saraslibrary | Jul 23, 2013 |
Not being a huge fan of the Arthurian mythology, I didn't expect to like this book as much as I did. I was actually ready to give it 5 stars after the first 3/4 -- it's well-written, complex and compelling. I had a hard time putting it down for the first 700 pages or so, but I found Book Four kind of disjointed and disappointing. ( )
  wirehead | Jul 9, 2013 |
A few very beautiful and moving moments tucked away in an 800-plus-page morass of inconsistent characterization, tiresome speechifying, and sloppy writing. I really wanted to like this, too. For well-crafted Arthurian characters who are believable and sympathetic even in their nastiest political maneuverings and divided loyalties, read Parke Godwin's Firelord. ( )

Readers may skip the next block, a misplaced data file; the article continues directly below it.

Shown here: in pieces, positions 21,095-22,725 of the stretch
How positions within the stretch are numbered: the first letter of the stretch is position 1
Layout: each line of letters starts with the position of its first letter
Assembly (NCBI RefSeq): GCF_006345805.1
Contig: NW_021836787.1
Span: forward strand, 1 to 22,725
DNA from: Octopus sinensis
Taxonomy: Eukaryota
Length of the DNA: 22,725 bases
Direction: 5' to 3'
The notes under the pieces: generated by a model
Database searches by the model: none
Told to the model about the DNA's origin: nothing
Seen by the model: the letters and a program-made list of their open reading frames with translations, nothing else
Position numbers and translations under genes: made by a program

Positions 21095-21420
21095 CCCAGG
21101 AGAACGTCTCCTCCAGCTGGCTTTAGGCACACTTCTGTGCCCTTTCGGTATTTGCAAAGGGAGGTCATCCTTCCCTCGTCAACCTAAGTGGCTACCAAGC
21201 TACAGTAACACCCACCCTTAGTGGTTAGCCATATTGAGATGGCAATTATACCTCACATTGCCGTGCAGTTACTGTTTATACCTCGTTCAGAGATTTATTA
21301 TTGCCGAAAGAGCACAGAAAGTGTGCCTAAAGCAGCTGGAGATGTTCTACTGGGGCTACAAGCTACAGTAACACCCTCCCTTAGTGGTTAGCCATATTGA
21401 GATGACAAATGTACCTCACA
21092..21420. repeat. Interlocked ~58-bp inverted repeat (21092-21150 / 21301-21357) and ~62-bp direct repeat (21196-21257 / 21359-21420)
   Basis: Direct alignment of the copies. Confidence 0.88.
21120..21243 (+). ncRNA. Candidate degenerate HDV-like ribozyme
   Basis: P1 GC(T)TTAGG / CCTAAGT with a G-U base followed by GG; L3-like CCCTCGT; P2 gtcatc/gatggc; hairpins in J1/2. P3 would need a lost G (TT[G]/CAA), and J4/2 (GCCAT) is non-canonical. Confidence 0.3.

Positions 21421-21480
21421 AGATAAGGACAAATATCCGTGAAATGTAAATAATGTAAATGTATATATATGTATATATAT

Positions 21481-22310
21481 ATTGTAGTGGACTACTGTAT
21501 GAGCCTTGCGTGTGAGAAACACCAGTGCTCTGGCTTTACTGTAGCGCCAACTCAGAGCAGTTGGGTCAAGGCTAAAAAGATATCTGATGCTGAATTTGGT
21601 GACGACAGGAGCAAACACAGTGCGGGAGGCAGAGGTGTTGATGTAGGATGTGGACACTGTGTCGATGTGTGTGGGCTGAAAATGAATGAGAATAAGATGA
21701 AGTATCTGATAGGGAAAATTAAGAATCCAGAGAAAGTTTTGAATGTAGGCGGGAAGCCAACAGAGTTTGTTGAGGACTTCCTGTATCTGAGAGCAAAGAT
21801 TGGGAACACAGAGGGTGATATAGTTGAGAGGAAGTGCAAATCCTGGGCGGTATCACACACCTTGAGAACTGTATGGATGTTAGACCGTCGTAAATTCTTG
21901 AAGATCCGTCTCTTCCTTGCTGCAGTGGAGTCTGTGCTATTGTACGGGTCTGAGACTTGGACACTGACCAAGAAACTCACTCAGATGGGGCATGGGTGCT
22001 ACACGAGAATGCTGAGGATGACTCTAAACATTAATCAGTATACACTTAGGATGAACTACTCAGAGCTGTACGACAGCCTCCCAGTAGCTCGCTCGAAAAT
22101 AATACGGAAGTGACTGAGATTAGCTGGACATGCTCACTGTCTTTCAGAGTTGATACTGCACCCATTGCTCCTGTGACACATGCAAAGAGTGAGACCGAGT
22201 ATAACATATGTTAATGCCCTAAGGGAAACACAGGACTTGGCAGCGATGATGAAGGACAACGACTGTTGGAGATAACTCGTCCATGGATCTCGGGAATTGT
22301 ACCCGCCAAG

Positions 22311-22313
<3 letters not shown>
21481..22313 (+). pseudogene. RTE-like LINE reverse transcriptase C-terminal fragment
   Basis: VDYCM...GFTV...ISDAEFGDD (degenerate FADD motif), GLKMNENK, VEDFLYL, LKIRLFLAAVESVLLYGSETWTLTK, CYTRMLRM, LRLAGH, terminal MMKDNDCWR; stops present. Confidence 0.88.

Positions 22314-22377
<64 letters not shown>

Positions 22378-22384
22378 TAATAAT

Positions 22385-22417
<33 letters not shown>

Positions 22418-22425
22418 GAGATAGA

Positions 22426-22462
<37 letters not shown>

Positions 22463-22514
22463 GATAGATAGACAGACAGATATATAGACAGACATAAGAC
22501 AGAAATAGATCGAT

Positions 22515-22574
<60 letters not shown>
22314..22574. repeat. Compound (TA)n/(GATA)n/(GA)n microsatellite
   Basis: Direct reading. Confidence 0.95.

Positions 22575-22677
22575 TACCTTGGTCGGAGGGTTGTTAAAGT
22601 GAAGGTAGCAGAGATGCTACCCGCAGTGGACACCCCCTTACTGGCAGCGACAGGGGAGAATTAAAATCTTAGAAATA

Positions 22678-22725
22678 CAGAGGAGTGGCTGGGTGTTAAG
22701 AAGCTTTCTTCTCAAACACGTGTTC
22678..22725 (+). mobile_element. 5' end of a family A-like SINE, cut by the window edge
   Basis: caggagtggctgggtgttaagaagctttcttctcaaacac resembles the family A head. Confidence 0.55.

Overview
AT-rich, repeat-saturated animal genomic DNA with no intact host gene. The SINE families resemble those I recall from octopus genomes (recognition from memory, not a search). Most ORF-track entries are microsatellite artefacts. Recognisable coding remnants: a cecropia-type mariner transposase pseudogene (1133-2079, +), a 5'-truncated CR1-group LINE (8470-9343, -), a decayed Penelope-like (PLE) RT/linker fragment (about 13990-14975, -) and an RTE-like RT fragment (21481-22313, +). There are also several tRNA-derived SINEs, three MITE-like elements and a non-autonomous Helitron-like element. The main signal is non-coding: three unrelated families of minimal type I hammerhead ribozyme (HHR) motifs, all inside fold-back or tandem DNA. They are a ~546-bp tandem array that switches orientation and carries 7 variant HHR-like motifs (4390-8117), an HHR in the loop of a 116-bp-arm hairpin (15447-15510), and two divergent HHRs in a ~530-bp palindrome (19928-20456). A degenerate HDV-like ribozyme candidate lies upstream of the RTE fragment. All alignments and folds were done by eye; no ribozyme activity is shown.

1 vote tinabythelake | Jun 22, 2013 |
Our lives are made up of stories which are neither wholly nonfiction nor completely fiction. Things happen to us, sure, but our telling of them becomes a narrative. No person alive has ever related something that happened to them or that they experienced without omitting certain things and embellishing others. But here’s the thing about narratives: we, the audience and/or reader, have a tendency to accept them at face value. I think that it is a subconscious instinct to believe what we hear. It’s easy and comfortable to think that what someone is telling you is the truth (whatever that is). This is a bad instinct. Every so often we learn that what we had blindly accepted as truth is anything but that, but still more frequently we go through life with the simple assumption that things we have been taught, such as the Arthurian legends, are true. Not true in the sense that these events all actually happened necessarily, but rather in the sense that we do not question the perspective from which the story is related, and almost never consider that there may be another side to it.